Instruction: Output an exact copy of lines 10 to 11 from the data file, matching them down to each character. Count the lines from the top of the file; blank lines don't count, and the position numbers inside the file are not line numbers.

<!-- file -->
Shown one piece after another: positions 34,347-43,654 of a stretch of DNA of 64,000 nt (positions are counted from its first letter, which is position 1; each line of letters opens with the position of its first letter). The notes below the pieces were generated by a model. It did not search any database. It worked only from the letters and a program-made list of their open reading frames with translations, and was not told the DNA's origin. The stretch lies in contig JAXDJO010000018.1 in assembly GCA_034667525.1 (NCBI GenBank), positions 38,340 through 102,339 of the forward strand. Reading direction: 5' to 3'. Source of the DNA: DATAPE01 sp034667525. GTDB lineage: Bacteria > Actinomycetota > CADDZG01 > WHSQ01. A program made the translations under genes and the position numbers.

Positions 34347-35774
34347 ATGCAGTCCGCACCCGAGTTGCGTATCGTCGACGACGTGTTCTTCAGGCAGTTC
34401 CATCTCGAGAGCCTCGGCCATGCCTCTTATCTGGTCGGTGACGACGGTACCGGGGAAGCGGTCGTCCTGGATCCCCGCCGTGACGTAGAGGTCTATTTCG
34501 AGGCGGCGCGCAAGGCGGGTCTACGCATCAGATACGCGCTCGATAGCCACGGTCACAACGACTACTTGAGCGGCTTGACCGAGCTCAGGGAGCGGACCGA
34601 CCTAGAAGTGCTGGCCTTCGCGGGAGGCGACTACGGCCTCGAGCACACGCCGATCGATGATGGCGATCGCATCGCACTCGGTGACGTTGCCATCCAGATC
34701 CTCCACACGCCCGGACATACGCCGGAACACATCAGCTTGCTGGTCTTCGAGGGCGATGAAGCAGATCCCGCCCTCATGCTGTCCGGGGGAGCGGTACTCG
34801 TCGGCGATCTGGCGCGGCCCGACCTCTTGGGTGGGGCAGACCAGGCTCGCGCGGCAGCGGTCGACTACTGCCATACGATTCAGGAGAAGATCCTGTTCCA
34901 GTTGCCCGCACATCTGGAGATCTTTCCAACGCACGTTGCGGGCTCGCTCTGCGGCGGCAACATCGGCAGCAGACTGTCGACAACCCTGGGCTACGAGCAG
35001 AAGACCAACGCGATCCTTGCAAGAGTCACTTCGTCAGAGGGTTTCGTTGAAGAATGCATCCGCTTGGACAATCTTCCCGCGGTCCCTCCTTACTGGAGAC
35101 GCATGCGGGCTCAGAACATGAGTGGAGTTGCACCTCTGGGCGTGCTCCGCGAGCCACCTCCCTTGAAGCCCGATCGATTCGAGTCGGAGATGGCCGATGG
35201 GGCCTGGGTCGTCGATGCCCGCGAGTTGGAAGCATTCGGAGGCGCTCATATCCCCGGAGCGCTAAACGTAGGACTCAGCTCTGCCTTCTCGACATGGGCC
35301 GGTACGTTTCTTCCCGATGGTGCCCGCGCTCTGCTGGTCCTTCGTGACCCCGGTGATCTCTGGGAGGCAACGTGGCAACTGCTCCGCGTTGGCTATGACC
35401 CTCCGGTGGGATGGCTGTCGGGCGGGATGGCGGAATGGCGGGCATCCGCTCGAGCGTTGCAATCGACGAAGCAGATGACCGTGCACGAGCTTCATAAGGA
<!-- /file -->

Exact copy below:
35001 AAGACCAACGCGATCCTTGCAAGAGTCACTTCGTCAGAGGGTTTCGTTGAAGAATGCATCCGCTTGGACAATCTTCCCGCGGTCCCTCCTTACTGGAGAC
35101 GCATGCGGGCTCAGAACATGAGTGGAGTTGCACCTCTGGGCGTGCTCCGCGAGCCACCTCCCTTGAAGCCCGATCGATTCGAGTCGGAGATGGCCGATGG